After a long deployment, it’s finally homecoming month! You’re so excited for your service member to return! But… you also have a quiet fear that everything won’t be rainbows and butterflies after that first kiss.
Of course, you’re happy to see your loved one again. You’ve waited months to be reunited! Although both of you have grown and changed during deployment, sometimes that means living together again doesn’t go as smoothly as you would like. It’s natural for both military spouses and service members to have some hesitation or nervousness about the reintegration period after deployment. Some couples feel like they pick up right where they left off, while others report several weeks of awkwardness and frustration as each person adjusts to the big changes from deployment.
Both experiences are “normal,” and working through reintegration challenges doesn’t necessarily mean your relationship has long-term issues. It’s just another difficult stage in military life. Let’s talk about how to prepare for a military homecoming, so you set yourselves up for success and can enjoy reintegration with your service member.
How to Handle Differences in Expectations
When couples struggle to reconnect after deployment, the biggest frustration is typically a difference between expectations and reality. Maybe the service member expected to use their “extra” deployment money towards a new motorcycle, but the spouse had to spend money on car repairs and broken appliances instead. Perhaps the spouse expected to take a post-deployment cruise vacation to reconnect, but the service member wants to travel home and spend a week visiting their family. If these situations aren’t discussed early, they can lead to frustration, disappointment, arguments and accusations.
Communication during deployment is sometimes inconsistent or slow, so it isn’t always easy to have long chats about post-deployment expectations. Although couples who discuss major expectations and get on the same page before the end of deployment generally report a smoother reintegration period.
Things to Discuss Before Homecoming
Whether you send text messages, emails, or have multiple phone calls, try to bring up these topics before the service member returns:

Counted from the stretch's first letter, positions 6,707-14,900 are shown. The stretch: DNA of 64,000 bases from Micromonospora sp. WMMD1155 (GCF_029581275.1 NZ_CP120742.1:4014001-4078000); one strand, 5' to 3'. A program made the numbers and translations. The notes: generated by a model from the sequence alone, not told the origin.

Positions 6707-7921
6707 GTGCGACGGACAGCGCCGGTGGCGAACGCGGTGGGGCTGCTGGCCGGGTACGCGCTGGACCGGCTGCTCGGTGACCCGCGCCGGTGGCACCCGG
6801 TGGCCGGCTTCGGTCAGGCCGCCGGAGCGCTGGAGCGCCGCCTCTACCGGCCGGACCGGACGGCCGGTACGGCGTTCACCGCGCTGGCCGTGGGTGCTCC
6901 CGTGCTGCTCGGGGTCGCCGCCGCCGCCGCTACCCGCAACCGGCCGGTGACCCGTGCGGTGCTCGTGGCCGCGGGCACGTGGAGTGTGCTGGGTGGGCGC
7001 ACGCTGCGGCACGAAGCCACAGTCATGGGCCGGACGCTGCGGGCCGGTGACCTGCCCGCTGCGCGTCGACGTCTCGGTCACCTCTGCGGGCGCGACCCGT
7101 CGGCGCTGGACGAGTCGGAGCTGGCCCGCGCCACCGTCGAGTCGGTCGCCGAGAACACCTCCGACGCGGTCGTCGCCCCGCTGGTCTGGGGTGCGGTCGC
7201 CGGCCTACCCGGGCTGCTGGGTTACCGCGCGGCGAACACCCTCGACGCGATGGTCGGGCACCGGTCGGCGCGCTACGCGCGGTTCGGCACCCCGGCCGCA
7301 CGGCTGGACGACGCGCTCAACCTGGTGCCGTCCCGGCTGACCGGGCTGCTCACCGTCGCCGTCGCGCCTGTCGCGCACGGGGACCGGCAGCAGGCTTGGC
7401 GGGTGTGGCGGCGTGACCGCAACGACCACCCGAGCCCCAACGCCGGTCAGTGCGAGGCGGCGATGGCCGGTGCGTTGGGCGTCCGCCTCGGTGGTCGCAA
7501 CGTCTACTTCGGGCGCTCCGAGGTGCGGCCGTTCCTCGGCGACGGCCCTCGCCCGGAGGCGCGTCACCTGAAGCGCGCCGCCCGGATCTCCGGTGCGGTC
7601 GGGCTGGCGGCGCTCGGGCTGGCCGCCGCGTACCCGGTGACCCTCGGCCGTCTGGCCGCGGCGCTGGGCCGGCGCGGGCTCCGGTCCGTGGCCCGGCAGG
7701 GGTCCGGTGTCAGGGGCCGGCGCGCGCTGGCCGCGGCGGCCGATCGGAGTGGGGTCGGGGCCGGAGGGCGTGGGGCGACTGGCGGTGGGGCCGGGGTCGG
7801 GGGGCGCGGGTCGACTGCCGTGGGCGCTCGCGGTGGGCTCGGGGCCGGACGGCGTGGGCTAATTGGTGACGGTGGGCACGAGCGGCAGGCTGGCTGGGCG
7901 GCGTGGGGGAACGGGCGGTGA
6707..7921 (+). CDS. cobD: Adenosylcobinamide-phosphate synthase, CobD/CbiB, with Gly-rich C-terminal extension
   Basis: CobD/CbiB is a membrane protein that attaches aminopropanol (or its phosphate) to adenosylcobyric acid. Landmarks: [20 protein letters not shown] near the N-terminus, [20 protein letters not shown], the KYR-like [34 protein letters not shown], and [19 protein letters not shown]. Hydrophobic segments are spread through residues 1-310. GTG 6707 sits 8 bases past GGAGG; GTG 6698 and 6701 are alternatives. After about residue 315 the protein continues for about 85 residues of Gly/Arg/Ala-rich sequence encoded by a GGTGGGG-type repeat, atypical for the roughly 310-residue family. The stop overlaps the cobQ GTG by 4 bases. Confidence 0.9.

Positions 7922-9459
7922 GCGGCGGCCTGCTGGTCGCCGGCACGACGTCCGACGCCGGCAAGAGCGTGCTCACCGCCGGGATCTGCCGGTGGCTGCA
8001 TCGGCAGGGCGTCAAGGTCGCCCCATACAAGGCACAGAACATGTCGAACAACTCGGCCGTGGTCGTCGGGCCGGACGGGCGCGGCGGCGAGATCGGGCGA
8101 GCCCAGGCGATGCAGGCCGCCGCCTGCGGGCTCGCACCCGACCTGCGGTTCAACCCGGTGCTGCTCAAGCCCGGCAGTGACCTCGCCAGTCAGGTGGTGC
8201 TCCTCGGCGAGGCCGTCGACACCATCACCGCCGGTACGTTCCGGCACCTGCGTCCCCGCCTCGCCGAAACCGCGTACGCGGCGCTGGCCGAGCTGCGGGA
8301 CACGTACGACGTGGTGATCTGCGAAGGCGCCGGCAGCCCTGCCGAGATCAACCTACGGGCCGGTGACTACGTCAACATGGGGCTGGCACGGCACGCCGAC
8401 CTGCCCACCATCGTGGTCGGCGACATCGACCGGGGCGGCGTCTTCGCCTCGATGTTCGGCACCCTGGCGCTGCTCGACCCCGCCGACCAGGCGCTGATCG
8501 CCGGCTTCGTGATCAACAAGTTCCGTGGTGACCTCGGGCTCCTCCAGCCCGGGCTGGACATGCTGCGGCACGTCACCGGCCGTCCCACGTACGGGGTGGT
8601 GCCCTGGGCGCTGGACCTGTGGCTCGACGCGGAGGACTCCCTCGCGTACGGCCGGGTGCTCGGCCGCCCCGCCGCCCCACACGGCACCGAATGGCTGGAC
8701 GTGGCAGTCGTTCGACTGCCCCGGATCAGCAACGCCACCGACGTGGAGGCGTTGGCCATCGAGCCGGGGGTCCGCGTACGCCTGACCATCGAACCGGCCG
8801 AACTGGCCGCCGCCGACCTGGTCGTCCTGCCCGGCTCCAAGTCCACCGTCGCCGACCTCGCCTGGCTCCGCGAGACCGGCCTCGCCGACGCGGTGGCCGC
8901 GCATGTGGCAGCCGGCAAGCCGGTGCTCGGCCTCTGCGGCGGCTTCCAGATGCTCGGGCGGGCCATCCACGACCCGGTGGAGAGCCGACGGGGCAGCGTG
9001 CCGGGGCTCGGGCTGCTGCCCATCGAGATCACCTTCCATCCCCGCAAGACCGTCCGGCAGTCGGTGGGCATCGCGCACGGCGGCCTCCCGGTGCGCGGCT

- Finances: The household budget will shift when the service member’s pay changes after deployment. Make sure both parties are aware of changes and how much is in savings.
- Vacation or Leave Time: Service members typically get some time off after deployment, but it may not be when you expect it. Learn the approximate dates and what each person expects from that time.
- Household Responsibilities: During deployment, the spouse at home probably handled 100% of the household management tasks. They are likely eager to give that up and share the burden, so it’s helpful to discuss who will do which chores and when that process begins.
- Major Changes: During the months the service member was deployed, things probably changed at home. The spouse can help speed the adjustment along by filling the service member in on new routines, schedules, hobbies, etc. This is especially important if the spouse started a new job, went back to school, or if young children are in a new developmental stage.
- Make Space: If the spouse has taken over all the spaces in the house, this can make a returning service member feel uneasy or unwelcome in their own home. Remember to create space for their return. This includes physical space in closets, but also space in the schedule, space in the evening routine, and emotional space for them to feel connected during reintegration.
There’s no need to discuss these all at once, but if you can each voice your opinions and discuss compromises before homecoming, there will be less tension when the service member returns.
How to Help Kids Adjust After Deployment
Remember to prepare your kids for post-deployment changes. Discuss any big plans you and the service member have made for the family ahead of time and talk them through anything that will be different when the other parent returns.
Kids often save up a long list of things they want to do with mom or dad once they come home. Instead of them asking everything on Day 1, when the service member is tired, write all the ideas down and put them into a jar, so the service member can pull them out one at a time when they are ready. This is less overwhelming, and the kids know their requests won’t be ignored.
Talk it Out
Whatever relationship challenges you face after a military homecoming, it’s helpful to talk them through with each other and with a counselor. Don’t let frustrations fester and make things more difficult. Instead, discuss them calmly. You can reach out to free, confidential counselors on Military OneSource to get your relationship back on track after deployment.